Bread during pregnancy: notes from a baker

I wanted to write a quick post on eating bread during pregnancy. With bread playing such a big role in my daily food routine, and at 25 weeks pregnant, a special post devoted to this feels appropriate 🙂

Here are my general tips around bread during pregnancy

  • According to the NHS UK; “starchy foods (carbohydrates) – including bread – should make up just over a third of the food you eat.”
  • However, try to limit or cut out white bread (and other ‘white carbs’ such as white rice or pasta) during pregnancy as much as possible.
  • Instead, opt for brown / wholegrain / multigrain breads, brown rice and wholemeal pasta.
  • If you are prone to snacking on sweets, incorporate some dried fruit into your loaf of bread instead. This date and nut loaf for example makes for a delicious breakfast bread or afternoon snack.
  • Adding nuts to your bread dough will add some much-needed protein into your diet too and, in general, I recommend to add seeds (e.g. sesame seeds are a good source of calcium) and extra wheat bran (for added fibre) to any bread you bake.
Healthy whole grain bread
Healthy whole grain bread

The best bread during pregnancy?

If you are looking to start baking your own bread during pregnancy or if you are looking to bake healthier loaves during pregnancy, take a look at this post on healthy bread from earlier this year.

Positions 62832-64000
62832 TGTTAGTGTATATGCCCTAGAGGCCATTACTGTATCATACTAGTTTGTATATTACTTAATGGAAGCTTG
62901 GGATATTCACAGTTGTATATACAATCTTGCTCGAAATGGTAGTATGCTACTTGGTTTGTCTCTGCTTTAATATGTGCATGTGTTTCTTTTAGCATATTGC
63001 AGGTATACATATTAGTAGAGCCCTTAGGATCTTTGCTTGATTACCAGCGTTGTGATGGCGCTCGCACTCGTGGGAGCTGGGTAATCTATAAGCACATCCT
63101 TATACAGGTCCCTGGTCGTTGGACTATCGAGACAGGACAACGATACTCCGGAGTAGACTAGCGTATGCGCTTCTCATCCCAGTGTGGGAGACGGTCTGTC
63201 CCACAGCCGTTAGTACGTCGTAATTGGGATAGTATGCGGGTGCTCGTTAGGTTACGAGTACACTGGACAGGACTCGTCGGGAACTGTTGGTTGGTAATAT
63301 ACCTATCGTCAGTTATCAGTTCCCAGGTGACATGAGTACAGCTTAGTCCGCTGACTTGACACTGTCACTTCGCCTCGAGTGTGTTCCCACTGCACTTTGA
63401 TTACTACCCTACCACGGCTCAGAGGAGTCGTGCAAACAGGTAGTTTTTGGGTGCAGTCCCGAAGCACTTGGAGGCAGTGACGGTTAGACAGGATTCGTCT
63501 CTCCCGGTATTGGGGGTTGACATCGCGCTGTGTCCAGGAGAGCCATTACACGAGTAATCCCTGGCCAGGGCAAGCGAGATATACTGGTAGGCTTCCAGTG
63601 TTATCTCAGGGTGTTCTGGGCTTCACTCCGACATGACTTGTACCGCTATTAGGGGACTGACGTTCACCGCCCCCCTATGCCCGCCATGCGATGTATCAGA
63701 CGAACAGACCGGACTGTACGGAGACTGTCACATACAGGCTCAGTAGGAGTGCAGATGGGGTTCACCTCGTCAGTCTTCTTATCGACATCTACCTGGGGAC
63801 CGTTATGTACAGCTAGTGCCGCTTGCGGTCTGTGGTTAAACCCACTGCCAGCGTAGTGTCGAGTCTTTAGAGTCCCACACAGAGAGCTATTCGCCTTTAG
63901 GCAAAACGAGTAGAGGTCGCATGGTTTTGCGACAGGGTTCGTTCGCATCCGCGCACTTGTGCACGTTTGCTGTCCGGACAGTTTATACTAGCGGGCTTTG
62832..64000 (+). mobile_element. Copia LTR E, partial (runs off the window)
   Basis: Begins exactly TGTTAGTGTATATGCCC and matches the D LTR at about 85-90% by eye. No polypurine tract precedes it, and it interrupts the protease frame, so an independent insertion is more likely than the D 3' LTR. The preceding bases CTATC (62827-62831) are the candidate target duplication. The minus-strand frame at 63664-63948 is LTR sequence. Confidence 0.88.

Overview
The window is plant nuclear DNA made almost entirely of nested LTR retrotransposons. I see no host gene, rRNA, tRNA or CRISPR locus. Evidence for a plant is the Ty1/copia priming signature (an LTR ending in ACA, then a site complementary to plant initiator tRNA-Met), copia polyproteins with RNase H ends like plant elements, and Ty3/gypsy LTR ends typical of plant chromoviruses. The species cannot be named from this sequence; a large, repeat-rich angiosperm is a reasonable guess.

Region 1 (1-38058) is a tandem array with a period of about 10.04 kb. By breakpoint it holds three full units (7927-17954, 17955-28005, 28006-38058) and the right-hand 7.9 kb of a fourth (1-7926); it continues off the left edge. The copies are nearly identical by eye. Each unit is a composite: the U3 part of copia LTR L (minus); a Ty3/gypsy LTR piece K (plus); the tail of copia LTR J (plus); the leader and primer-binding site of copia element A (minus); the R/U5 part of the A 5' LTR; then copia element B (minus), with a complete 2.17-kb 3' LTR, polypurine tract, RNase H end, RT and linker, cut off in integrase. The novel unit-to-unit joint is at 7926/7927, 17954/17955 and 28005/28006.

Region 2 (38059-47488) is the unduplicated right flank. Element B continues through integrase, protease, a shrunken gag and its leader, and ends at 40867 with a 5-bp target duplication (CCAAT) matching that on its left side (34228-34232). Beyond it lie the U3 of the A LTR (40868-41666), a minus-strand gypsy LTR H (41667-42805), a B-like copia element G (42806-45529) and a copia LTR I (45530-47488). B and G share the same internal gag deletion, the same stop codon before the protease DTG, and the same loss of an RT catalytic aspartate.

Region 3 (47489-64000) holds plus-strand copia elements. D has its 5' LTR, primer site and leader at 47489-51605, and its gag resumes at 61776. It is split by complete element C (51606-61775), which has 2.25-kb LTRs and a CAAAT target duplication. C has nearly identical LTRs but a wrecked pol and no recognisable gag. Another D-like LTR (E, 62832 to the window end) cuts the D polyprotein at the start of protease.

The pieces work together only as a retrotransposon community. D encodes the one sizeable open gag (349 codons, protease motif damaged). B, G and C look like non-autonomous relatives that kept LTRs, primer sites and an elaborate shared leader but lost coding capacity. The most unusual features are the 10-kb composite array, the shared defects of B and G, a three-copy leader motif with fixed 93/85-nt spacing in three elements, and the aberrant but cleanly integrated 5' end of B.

Wholemeal sourdough pita bread pocket
Wholemeal sourdough pita bread pocket

There is good dietary advice on the NHS (UK) website and a lot of this can easily be put into practice with your daily choice of bread.

Here are my recipe tips:

  • Try this wholemeal pita bread recipe and pair it with homemade hummus, carrot and celery sticks if you fancy a savoury snack.
  • This Greek pastry snack with folate-rich spinach and feta cheese also ticks a few of the recommended dietary boxes.
  • Crispbread can be a life saver in the first three months of feeling nauseous and queasy; I found it really easy to eat during the tricky first trimester.
  • And if you are following a ‘eat little and often’ pregnancy routine, this oatcakes recipe is ideal.

All the best!


All content on The Bread She Bakes is provided for general information only, and should not be treated at all as a substitute for the medical advice of your own doctor or any other health care professional. The Bread She Bakes will not be responsible or liable for any diagnosis made by a user based on the content on and we are also not liable for the content of any external websites or links from this site to any other websites. Please always consult your own doctor if you’re in any way concerned about any aspect of your health.